The is one glaring problem with a touchscreen monitor, however. Once you've spent a while navigating around, browsing a few websites and organising your videos, when you eventually settle down to watch a film, you'll immediately be appalled at all the greasy fingerprints you've left behind. If you have kids who like nothing more than to run their excited hands over a big screen after munching through some cake, you'd best keep a cloth to hand if you don't want to watch your movies through a thick film of grease.
The screen itself has a 1,920x1,080-pixel resolution so it's perfectly capable of playing back all the high-definition content you've stored on the 1.5TB hard drive. It's bright and does a fair job of displaying colours. The display is definitely not the most vivid so you'll still want to stick to your big TV for your favourite films, but it'll mostly do the job well.
There's a built-in TV card too so you can hook it up to an external aerial if you can't stand missing an episode of Neighbours.
Keyboard and mouse
The TouchSmart 520 comes with a wireless keyboard and mouse for those times when the touchscreen just won't cut it. The keyboard is pretty sleek, offering an easy type and a classic design that fits the matte black of the computer. It's slim enough to be easily slotted away on top of some books -- or down the side of a sofa cushion -- when you're not using it.
The shiny plastic casing on the mouse feels unpleasantly rattly and cheap and exudes about as much class as Lindsay Lohan in court. We'd heartily recommend you immediately dispose of it and buy something more tasteful like the Microsoft Arc mouse.
The TouchSmart 520 comes with Dr Dre-endorsed Beats Audio so you'd be right to expect some boom from it. It's certainly got power and if you're just wanting to watch a few TV shows and the odd casual movie, the built-in speakers will do the job fine.
Although the Beats Audio boosts the low end, you're going to have to hook it up to a proper surround-sound speaker set with a sub woofer if you want to feel totally immersed in your films.
Stuck inside that thick black shell is an Intel Core i5-2390T processor running at 2.70GHz, paired up with 4GB of RAM. Those specs aren't exactly mind-blowing but they should be enough for most web, video and music challenges.
The Geekbench benchmark tool drew an admirable score of 8,092, which just beats the 2011 iMac's score of 7,890 -- a machine that also sports a Core i5 chip running at 2.7GHz. On the PCMark05 test, it received a score of 8,868, comparable with higher-end laptops.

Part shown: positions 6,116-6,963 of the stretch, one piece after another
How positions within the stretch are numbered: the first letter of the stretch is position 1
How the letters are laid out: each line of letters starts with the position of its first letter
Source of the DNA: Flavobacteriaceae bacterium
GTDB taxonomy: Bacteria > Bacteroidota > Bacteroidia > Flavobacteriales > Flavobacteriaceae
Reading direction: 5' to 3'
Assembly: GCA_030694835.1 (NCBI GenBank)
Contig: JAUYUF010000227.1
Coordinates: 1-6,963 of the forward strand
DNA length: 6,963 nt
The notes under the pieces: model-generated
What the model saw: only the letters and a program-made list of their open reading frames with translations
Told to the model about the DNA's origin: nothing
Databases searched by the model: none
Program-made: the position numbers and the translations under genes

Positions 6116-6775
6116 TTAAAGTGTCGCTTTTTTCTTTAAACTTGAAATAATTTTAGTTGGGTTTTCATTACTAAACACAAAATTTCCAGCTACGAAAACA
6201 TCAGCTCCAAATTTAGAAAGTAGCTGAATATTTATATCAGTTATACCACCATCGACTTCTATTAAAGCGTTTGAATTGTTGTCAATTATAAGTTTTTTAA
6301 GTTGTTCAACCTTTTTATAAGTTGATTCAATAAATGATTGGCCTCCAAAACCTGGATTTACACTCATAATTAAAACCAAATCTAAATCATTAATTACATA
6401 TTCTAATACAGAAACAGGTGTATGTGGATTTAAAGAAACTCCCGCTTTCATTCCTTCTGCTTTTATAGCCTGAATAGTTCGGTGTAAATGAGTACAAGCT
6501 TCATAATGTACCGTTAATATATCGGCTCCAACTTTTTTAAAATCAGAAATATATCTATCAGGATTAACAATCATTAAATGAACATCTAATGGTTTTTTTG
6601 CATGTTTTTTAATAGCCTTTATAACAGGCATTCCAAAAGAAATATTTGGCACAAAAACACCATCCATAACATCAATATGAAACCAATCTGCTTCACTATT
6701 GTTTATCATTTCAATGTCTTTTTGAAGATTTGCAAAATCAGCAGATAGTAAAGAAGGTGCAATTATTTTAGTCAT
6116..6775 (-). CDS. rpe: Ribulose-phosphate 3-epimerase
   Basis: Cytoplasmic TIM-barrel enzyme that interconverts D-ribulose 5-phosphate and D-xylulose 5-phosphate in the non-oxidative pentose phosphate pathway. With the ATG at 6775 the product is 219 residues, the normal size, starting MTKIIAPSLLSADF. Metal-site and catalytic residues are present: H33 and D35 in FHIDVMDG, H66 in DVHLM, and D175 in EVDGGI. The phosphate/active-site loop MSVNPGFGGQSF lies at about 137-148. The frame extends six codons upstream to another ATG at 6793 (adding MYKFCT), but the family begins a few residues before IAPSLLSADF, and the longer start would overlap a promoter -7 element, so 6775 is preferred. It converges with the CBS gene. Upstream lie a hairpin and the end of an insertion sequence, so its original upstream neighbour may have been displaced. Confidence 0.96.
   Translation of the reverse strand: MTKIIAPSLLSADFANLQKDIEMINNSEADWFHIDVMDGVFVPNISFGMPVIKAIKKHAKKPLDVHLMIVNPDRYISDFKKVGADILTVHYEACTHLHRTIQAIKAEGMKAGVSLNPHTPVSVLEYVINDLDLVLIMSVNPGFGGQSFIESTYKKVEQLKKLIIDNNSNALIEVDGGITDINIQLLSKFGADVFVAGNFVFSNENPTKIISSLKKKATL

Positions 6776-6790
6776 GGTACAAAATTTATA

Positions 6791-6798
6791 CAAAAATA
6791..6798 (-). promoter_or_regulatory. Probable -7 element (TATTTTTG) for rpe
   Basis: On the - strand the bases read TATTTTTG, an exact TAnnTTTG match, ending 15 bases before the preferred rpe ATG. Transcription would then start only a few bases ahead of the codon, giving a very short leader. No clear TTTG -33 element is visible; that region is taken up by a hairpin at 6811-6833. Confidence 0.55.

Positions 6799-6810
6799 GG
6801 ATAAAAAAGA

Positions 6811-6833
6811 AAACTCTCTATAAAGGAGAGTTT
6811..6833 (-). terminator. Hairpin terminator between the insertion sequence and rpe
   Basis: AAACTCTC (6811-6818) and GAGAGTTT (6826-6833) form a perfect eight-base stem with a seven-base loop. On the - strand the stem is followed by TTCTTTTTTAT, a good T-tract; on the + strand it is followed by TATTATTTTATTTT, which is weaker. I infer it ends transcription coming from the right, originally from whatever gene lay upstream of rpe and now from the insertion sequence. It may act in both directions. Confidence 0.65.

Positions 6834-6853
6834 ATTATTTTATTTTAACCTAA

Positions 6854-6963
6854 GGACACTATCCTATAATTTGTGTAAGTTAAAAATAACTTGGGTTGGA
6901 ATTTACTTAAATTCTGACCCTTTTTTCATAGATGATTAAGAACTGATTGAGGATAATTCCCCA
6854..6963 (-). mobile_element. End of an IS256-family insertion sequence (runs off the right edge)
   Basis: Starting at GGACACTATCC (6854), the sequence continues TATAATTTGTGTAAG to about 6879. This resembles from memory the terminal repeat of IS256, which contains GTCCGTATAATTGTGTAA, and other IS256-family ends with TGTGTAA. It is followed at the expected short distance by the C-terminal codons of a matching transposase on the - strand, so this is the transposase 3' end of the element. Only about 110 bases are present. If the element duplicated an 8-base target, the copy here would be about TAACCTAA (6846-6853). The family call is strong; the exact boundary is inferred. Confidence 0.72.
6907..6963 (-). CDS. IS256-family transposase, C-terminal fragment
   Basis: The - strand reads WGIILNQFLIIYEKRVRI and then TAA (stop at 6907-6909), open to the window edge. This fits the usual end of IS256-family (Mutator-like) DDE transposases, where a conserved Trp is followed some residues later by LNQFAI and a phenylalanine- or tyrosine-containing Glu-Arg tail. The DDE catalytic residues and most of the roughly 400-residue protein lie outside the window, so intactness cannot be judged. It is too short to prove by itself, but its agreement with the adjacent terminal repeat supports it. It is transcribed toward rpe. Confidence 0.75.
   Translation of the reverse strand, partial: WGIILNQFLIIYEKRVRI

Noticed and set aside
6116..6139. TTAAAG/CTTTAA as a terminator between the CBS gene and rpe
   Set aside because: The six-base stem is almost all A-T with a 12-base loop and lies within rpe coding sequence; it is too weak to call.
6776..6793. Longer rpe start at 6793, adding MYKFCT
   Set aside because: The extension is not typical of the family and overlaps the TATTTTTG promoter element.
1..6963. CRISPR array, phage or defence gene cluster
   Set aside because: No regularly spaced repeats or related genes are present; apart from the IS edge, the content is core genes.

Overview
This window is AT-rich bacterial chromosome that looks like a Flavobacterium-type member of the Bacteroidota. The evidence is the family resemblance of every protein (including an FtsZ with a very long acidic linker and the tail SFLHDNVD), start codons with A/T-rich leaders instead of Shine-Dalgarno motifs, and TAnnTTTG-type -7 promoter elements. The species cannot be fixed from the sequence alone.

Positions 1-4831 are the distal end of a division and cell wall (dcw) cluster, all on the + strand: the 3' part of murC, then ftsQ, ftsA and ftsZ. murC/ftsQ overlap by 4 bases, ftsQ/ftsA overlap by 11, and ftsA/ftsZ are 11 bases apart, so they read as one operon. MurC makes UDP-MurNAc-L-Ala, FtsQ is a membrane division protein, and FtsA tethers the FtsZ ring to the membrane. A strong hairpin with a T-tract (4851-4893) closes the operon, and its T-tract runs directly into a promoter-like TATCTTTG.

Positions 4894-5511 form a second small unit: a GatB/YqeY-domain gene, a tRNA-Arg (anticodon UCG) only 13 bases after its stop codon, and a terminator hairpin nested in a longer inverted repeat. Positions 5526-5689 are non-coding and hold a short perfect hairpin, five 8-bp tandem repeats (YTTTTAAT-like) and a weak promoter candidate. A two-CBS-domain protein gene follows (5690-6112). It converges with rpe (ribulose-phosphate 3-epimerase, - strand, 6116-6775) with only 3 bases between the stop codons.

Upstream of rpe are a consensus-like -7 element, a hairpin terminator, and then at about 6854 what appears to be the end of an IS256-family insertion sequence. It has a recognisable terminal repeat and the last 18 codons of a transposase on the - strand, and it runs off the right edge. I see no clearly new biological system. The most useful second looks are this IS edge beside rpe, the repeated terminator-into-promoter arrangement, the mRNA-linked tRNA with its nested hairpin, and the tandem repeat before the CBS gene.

The TouchSmart 520 handled general computing tasks easily and didn't show any signs of slowing, even when we launched a full multi-tasking attack of multi-tabbed browsing and various programmes opening at once. It will be perfectly happy in its natural habitat as a family computer tackling video playback, web browsing and office tasks. There's also enough power to touch up those holiday snaps -- just don't ask it to do too much with high-resolution photos and videos.
The computer doesn't come with a dedicated graphics card but instead uses the built-in Intel HD graphics. On the 3DMark06 benchmark test -- which rates how well a machine can handle the polygons in 3D gaming -- it gave a score of 3,992. That isn't enough to properly tackle demanding recent titles.
We loaded up Dirt 3 and found an average rate of 12 frames per second while playing at full screen. When we reduced the resolution to 1,600x900 pixels and lowered the detail, that rose to about 20fps, which still isn't quite enough to properly enjoy such a high-paced game.
When we donned our drill arm and diving helmet in BioShock 2, we were given a frame rate of between 18 and 24fps. That was just about playable, but it was noticeably laggy in places.
If gaming is to be one of the main functions of your computer then the TouchSmart 520 won't be for you -- the graphics power it does have will lend a hand with video playback but it isn't enough for proper 3D gaming unless you really dial the settings down.
The HP TouchSmart 520 doesn't have the cutting-edge looks to match an ultra-stylish living room, but its high-definition touchscreen will keep the kids happy and it offers enough power for the grown-ups to tackle their office work too.